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May Day
by The FHL Research Team
Date: 5/20/2005

May is a month marked by holidays and events all throughout the world. On the first day of the month alone, countless occasions are celebrated, each of a different origin and with a different purpose. As such, the first of May has come to be known as May Day.

Traditional English May Day rites and celebrations include Morris dancing, the crowning of a May Queen, and dancing around a Maypole. In Oxford on May Day, many pubs are open from sunrise. Madrigals are still sung from the roof of the tower in Magdalen College.

May Day also marks springtime celebrations such as Walpurgis Night in Northern Europe; Beltane in Ireland and Scotland; and Roodmas. In 1995, the Roman Catholic Church also added to the May Day festivals by making it Saint Joseph’s Day, thus Christianizing this holiday as the day of “Saint Joseph, the Worker.”

Yet the first of May is most often associated with the commemoration of the social and economic achievements of the labor movement around the world. It is known as the International Workers Day, or Araw ng Paggawa in the Philippines.

Labor day came to be celebrated on the first of May because in 1884, the Federation of Organized Trades and Labor Unions demanded an eight-hour workday in the United States, to come in effect as of May 1, 1886. This resulted in the general strike and the U.S. Haymarket Riot of 1886, but eventually also in the official approval of the eight-hour workday.

In Berlin, Germany, workers hold yearly demonstrations on May Day. In present-day Germany, Walpurgisnacht celebrations of pagan origin are traditionally held on the night before May Day. On this occasion, bonfires are lit and young people go out to the streets to party.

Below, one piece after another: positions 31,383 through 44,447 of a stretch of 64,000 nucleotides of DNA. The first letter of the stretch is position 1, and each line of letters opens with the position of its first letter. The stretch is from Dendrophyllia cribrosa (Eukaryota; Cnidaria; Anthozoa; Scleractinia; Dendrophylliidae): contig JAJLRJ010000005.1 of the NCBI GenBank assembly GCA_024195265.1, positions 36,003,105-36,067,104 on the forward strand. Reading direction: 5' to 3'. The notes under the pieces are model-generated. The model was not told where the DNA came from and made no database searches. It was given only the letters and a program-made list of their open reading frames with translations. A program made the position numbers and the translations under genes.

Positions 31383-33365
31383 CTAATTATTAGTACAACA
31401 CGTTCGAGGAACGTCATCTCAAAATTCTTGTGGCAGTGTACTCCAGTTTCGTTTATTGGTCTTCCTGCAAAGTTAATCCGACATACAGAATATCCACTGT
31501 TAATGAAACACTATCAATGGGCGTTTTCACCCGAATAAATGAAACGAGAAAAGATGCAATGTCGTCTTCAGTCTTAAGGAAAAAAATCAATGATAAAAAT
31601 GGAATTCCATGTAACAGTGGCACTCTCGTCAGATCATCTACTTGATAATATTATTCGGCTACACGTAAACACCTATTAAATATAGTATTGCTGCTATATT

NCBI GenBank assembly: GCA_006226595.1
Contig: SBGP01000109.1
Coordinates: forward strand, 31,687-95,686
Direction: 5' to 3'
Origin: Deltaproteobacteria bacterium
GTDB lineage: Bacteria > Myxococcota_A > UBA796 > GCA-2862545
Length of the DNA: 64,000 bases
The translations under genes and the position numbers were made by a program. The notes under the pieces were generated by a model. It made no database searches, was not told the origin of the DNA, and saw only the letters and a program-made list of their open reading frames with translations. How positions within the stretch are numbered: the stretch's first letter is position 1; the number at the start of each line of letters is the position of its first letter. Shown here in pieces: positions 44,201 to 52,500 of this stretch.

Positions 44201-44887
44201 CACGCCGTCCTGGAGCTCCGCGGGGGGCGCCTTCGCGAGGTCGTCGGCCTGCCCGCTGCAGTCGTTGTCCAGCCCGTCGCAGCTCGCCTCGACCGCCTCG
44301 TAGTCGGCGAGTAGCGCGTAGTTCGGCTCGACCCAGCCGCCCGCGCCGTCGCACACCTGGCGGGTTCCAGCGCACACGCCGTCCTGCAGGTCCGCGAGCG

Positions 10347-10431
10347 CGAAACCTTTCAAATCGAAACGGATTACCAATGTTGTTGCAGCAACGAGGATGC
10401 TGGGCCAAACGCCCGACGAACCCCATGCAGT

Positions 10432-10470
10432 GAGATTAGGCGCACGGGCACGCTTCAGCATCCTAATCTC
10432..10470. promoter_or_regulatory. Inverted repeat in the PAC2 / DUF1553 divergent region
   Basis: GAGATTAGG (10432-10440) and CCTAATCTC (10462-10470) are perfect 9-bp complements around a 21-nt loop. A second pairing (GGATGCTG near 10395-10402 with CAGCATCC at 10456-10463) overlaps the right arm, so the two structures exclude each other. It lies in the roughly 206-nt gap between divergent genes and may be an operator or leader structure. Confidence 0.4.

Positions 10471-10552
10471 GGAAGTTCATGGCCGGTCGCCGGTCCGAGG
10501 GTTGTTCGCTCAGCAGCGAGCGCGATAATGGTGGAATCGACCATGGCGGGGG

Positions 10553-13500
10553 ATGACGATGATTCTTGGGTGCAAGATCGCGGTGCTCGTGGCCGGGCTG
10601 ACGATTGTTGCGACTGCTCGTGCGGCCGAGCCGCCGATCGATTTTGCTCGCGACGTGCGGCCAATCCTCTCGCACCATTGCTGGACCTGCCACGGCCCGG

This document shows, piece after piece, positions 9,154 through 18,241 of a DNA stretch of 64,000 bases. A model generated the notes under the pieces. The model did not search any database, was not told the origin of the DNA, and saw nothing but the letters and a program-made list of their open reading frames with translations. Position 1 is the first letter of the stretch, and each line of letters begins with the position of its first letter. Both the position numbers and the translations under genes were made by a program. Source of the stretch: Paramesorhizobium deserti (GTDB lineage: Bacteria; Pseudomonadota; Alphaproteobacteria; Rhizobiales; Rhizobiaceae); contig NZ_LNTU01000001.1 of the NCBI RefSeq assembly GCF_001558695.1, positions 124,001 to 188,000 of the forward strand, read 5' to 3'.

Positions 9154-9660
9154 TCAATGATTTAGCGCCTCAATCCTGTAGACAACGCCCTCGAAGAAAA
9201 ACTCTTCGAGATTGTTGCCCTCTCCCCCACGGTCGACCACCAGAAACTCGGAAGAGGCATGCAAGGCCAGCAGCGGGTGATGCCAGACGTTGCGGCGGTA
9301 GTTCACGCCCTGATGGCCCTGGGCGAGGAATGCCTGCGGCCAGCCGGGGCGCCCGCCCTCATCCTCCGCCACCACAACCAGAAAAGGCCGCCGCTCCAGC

In the Philippines, the day marks the celebration of Labor Day, a national holiday that honors workers all over the country. It is marked by parades and gatherings though more often than not, it is a time for airing the grievances of the labor sector through rallies and demonstrations.

Labor Day in the Philippines was first celebrated in 1903. Organized by the Union Obrero Democratica de Filipinas (UODF), more than a hundred thousand workers marched to Malacañang on May Day that year to demand better working conditions.

The demonstration alarmed the American colonial government. The Philippine Constabulary, composed of Americans and Filipinos, raided the printing press of UODF. They arrested its president, Dominador Gomez, for illegal assembly and sedition.

Undaunted, the labor movement continued its struggle. On May 1, 1913, Congreso Obrero de Filipinas was organized. Led by Hermenegildo Cruz, it battled for an eight-hour working day, abolition of child labor, just labor standards for women, and liability of capitalists.

Throughout the years, the Philippine labor movement grew despite some factional differences among adherents. There are now unions for almost every type of worker and these unions are affiliated with some national confederations. The unions help workers gain more benefits under existing labor laws. A militant federation, the Kilusang Mayo Uno (KMU), even involves itself in political issues. All these make slogans and streamers during May Day rallies more colorful and forceful.

However, some May Day events can turn into riots. Just in recent history, it was also on the first day of May in 2001 when “EDSA 3” or “People Power 3” took place. It was the ‘surprising uprising’ of the “masa”—the supporters of impeached president Joseph “Erap” Estrada against newly installed president Gloria Macapagal-Arroyo. It was however more of a political revolt.

This year will be no different when May Day is celebrated. Rallies and demonstrations are expected to take place as labor makes its needs known.


Students’ Philippine Almanac. Quezon City : Children’s Communication Center and Filway Marketing, 1991.


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